A transfer on death affidavit, aka TOD, is one of the most useful, and least known, estate planning tools. When the TOD was first authorized by the statute a new deed was prepared and filed. Since then, it is now accomplished via an affidavit, not a deed. Regardless, the common usage is still a TOD “deed”.
Most people have heard of joint survivorship, aka J&S, deeds. When two or more people are on a J&S deed, and one dies, the remainder of the titled owners automatically own the property. There is paperwork needed to straighten out the county real estate but the property does not go through probate court proceedings.
The problem with J&S deeds is that each person on the deed is a full current owner of the property. If you want to sell the property you need the consent of the joint owners and they might be entitled to a portion of the sale proceeds. Not only that, but if one of the other owners has debt problems, a divorce, Medicaid qualification, or any of several other issues, your property becomes involved. For example, if I put my child on my house with a J&S deed, and that child has a judgment against him/her, files bankruptcy, or has any other legal complication, my house (now also his/her) becomes involved and subject to that debt. Most folks would not like to see this happen.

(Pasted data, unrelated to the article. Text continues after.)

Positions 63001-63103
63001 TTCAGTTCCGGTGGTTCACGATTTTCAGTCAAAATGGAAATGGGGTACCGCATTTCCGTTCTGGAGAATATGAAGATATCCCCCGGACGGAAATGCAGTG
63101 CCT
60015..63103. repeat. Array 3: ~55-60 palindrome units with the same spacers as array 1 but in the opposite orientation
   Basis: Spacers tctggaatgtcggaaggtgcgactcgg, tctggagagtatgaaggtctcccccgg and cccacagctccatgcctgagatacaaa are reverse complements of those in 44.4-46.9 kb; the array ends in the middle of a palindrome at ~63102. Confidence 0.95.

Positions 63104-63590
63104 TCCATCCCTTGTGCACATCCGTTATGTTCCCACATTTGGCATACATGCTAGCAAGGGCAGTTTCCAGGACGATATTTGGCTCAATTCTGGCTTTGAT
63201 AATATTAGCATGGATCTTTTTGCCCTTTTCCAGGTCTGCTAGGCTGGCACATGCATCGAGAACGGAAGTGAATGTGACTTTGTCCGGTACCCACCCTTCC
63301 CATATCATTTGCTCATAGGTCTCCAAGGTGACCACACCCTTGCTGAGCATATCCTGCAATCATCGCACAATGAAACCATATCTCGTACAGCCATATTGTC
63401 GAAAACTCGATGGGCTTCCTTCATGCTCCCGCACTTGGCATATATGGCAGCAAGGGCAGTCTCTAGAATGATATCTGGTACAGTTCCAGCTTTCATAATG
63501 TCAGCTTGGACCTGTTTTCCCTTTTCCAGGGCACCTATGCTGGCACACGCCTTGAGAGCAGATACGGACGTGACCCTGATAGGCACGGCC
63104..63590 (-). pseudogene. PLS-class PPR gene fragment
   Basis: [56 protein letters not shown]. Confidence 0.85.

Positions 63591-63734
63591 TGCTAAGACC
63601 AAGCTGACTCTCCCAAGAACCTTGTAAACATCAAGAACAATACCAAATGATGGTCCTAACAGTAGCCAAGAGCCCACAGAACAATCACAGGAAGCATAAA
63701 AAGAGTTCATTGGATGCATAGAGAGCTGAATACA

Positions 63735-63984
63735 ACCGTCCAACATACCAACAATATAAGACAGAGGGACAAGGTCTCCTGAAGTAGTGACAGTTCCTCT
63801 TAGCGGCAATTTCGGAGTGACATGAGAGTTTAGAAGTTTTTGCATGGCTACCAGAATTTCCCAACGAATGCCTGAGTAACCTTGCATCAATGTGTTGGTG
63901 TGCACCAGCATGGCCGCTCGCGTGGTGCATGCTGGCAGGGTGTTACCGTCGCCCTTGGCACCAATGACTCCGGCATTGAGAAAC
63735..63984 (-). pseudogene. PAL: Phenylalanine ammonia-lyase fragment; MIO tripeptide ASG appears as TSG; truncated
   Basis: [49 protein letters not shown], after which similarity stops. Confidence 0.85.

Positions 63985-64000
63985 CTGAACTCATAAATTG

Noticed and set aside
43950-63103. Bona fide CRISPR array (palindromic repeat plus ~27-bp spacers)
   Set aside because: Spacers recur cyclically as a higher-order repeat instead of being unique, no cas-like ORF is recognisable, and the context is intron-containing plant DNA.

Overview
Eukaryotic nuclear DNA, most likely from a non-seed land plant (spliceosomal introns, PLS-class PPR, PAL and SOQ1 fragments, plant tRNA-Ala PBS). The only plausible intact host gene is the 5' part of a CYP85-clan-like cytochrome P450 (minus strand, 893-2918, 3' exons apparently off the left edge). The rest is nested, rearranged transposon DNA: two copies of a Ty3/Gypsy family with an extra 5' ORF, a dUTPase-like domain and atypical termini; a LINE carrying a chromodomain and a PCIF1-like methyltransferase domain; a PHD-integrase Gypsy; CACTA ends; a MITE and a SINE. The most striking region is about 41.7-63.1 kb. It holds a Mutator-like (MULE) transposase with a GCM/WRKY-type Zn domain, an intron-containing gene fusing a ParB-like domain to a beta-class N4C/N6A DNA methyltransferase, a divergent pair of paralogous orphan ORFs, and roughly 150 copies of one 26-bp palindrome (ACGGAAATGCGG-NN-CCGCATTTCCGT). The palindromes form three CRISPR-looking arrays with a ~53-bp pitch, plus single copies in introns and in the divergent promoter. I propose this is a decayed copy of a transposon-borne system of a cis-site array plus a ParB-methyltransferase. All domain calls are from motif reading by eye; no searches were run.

In most situations the “transfer on death” deed/affidavit is the best plan. It works similar to making your bank account payable on death designation, or naming someone the beneficiary of an insurance policy. At the time you make the designation the named person has no current ownership or rights in the property. In addition, you have the ability to cancel or change that designation at any time. The TOD works the same way. When the TOD is prepared and filed, the named person only acquires rights to the property upon your death. Until then, you can change the designation, mortgage the property, sell the property, or do whatever you want without consulting or notifying the named beneficiary.
If you are thinking about changing the title on your real estate you should always consult an estate planning or real estate attorney first. The possible complications and the result of making a mistake can cost you your home.